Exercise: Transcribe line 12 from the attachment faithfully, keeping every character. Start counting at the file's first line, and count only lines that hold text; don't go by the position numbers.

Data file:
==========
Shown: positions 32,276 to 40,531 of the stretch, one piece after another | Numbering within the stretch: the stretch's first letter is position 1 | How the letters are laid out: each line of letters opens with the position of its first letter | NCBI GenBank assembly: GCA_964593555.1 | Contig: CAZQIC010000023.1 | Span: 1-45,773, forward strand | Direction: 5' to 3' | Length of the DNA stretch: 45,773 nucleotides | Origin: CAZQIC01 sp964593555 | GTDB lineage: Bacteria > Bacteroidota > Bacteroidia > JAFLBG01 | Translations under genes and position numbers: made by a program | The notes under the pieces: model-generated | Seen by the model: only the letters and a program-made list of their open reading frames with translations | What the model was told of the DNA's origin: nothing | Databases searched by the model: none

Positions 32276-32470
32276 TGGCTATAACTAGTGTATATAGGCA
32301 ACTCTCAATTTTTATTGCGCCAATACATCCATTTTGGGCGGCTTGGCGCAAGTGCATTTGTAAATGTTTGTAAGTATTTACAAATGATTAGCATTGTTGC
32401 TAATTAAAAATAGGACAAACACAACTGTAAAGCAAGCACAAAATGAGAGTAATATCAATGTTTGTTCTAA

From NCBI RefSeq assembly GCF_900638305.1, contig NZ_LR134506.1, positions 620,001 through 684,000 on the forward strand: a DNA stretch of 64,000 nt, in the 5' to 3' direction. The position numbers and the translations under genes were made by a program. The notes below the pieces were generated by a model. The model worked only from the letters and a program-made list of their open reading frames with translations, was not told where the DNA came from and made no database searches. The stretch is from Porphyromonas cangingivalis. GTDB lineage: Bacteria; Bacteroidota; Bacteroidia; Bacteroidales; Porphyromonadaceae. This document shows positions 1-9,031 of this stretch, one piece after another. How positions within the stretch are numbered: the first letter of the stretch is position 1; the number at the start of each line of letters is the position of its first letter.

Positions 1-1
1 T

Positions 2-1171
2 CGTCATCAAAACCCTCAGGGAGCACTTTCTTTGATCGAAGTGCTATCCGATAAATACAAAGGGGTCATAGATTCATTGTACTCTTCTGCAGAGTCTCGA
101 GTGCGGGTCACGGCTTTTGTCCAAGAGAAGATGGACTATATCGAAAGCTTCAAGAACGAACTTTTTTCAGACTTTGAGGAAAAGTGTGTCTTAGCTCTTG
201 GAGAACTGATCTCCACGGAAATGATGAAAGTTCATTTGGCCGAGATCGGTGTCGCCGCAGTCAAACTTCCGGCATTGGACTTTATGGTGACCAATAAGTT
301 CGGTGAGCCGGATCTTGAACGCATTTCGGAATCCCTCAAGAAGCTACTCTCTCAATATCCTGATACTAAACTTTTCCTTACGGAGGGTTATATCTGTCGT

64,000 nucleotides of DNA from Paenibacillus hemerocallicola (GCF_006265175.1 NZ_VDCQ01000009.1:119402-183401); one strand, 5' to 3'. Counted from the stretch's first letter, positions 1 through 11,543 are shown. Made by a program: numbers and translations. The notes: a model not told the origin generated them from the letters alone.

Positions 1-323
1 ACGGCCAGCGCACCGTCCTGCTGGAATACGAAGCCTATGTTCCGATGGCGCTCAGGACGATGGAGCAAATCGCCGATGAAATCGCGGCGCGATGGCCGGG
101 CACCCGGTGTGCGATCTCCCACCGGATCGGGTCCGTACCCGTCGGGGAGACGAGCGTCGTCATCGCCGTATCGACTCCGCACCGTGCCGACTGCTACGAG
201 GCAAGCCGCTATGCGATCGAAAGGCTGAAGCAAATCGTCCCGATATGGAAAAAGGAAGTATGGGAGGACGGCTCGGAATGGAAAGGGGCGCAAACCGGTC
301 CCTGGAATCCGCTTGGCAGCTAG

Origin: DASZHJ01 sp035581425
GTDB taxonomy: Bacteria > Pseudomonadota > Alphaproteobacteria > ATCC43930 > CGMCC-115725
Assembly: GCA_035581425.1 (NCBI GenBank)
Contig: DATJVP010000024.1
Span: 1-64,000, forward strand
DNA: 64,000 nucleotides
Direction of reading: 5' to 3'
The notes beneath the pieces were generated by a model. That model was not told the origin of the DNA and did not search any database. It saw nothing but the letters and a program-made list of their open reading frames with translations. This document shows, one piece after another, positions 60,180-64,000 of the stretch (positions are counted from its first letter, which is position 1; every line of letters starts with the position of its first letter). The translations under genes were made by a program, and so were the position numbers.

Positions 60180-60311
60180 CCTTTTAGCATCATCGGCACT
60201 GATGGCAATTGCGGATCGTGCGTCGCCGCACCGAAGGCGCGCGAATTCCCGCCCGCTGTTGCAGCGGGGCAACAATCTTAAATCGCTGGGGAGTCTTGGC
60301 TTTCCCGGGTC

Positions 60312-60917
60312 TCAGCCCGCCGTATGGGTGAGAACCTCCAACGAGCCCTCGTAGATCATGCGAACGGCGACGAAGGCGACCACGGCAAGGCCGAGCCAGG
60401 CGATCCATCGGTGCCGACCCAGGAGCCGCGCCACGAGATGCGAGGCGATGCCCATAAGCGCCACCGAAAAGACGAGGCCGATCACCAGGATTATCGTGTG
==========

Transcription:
201 GAGAACTGATCTCCACGGAAATGATGAAAGTTCATTTGGCCGAGATCGGTGTCGCCGCAGTCAAACTTCCGGCATTGGACTTTATGGTGACCAATAAGTT